Updated: Mar 31
It’s not an escalator to wealth at the top of the stock market, and that’s why you need to plan for all types of obstacles and change your strategy along your investment journey.
If there is clear evidence from the last couple years, it is easy to do well when the market is rising. Everyone can make a buck when a rising tide lifts all boats, but the real challenge is when a storm sets in. This is akin to Warren Buffett’s famous quote “…only when the tide goes out do you discover who’s been swimming naked.”
Investing is much like climbing a mountain. It’s not an escalator to wealth at the top of stock market, and that’s why you need to plan for all types of obstacles and change your strategy along market conditions and stages of your investment journey. And just like if you encountered stormy waters, a sudden market downturn is the true test for investors and their theses. Let’s be realistic, investing is all about the ups and downs. If it were all about the ups, it would be all too easy.
We’ve previously discussed the inability to know the future, and while no one can accurately predict tomorrow, let alone what the market might do in ‘x’ months, the key today is to ensure you have the knowledge to safeguard your portfolio when the tide turns.
There are only so many things we can control, and the market is not one of them. We need to manage risk and expectations for the duration of our investing journey. Here are three key factors to help navigate investment ups and downs.
1. Make sure your portfolio is truly diversified
Diversification is one of the most simple yet effective means to ensure that you can ride out the ups and downs of investing. The saying that you shouldn’t put all your eggs in one basket rings true in the stock market.
Exposure to different stocks, sectors and geographical regions of the market reduces your risk, smoothing out returns and shielding your portfolio if a stock or sector becomes out-of-favour.
It’s not just exposure to different stocks or industries that is key to reducing the risk tied to any individual asset class. Instead, exposure to international stocks and different asset classes helps. Just look at your super fund. Notice how diverse your portfolio is?
Remember, “Diversification is the only free lunch” in investing as attributed by Nobel Prize laureate Harry Markowitz.
2. Invest for the long-term when time is on your side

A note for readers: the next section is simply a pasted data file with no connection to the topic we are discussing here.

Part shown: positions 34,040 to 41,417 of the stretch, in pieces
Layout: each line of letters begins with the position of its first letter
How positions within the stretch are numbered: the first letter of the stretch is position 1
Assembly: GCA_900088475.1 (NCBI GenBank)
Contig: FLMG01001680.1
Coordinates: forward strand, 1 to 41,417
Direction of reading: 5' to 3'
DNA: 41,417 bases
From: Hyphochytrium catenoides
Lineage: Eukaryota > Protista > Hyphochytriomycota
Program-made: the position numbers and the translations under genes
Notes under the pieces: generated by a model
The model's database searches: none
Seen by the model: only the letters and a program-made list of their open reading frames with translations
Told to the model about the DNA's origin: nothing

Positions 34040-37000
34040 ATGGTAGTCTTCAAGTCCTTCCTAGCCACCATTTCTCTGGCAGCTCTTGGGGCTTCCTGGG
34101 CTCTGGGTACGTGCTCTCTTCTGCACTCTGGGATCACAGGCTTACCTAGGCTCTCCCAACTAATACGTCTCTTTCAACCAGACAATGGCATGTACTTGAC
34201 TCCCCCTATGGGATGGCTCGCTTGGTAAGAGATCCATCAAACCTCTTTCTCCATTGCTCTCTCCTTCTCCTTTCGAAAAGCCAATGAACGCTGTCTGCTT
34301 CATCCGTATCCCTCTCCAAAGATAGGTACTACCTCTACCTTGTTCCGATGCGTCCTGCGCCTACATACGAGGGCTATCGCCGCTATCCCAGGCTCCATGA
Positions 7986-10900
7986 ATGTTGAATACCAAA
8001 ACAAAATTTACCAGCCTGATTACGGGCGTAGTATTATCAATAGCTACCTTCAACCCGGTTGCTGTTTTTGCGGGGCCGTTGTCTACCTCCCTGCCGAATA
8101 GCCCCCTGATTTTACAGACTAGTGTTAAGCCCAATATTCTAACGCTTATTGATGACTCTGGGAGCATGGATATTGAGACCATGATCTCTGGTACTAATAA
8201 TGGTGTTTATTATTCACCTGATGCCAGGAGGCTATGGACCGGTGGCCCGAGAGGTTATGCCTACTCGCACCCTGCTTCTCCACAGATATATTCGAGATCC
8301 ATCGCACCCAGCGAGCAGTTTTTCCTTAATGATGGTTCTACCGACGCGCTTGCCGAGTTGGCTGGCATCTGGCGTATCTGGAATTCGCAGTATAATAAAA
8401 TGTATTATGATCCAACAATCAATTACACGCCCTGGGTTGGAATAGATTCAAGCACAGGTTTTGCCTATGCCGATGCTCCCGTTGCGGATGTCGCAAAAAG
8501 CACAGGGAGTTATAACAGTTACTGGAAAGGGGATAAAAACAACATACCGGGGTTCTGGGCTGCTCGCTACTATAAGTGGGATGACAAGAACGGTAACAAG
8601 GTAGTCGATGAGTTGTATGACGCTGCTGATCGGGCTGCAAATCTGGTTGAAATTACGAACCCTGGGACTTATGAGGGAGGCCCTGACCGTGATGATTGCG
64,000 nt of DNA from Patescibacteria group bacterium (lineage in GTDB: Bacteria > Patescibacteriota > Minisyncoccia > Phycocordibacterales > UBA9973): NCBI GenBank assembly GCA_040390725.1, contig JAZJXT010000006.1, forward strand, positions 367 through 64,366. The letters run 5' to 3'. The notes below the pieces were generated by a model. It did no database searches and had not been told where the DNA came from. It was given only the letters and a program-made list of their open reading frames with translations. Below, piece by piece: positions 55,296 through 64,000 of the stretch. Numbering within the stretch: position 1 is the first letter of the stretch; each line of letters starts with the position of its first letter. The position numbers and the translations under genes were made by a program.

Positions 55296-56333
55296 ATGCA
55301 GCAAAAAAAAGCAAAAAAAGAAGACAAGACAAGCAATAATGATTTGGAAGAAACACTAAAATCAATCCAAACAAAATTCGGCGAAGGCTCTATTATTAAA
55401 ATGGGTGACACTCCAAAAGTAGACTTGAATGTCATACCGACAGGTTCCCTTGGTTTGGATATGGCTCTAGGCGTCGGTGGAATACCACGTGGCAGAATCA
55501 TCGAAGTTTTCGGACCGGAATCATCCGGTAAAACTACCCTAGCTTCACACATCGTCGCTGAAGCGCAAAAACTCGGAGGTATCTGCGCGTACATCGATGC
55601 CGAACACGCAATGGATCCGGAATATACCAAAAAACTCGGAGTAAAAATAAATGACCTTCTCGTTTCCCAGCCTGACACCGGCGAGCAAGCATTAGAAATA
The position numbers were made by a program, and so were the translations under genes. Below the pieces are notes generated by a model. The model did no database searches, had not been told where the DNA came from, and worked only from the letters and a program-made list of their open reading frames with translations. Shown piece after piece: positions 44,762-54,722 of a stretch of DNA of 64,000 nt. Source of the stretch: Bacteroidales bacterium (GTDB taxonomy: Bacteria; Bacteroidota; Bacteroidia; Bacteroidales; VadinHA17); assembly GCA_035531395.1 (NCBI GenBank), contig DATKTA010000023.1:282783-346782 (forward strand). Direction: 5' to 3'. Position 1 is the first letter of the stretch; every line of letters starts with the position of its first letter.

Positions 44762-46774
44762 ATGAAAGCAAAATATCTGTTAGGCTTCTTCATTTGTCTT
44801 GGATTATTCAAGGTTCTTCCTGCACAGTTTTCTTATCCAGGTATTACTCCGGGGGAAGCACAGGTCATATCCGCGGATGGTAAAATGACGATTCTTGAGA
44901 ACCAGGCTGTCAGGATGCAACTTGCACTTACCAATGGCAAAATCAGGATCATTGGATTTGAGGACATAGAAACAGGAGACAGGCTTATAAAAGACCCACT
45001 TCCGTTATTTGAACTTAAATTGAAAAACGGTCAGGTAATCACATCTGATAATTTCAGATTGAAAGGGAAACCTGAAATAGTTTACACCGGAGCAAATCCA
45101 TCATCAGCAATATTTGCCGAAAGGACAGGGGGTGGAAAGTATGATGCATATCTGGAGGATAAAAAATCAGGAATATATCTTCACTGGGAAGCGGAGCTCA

It’s easy to get caught up in the day-to-day gyrations of the stock market, but ask yourself, would you check the value of your home every day? After all, it’s another asset, right?
If you’re young, with a long investment horizon ahead of you, your approach to investing should generally be for the long-term. It’s important to focus on building wealth over time, taking advantage of compounding, rather than trying to emulate a get-rich-quick story.
Sure, there will be downturns, but the market has consistently bounced back time and time again. That’s why it’s important to ignore the noise and stop worrying about short-term fluctuations and instead think about your long-term goals.
3. Ensure you have an appropriate asset allocation in place
All of us should ensure that we have an appropriate asset allocation in place that is tailored to each individual life stage and our circumstances at that point in time. We should also update it through our investing journey. As Benjamin Franklin once said: “If you fail to plan, you are planning to fail”.
This takes on even greater importance for individuals approaching or entering retirement. It may make sense to target growth during earlier parts of your life, but once retirement beckons, it is more prudent to invest for income and to prioritise capital preservation when markets turn pear-shaped.
Those approaching retirement age or drawing an income from their super should generally seek more stability and predictability, which naturally works to mitigate risk through the ups and downs of investing. On the other hand, younger investors can prioritise capital growth knowing they have time on their side to recoup losses.
It is easy to become complacent and expect the market to continually rise, however, there will always be setbacks along the way. Those downturns might not be so pronounced on a long-term chart, but it is easier to ride out the ups and downs of investing when you have a diversified portfolio, invest with a long-term mindset when time is on your side, and you tailor your asset allocation to match your individual life stage.
Have a great week,
George Wong - Certified Financial Planner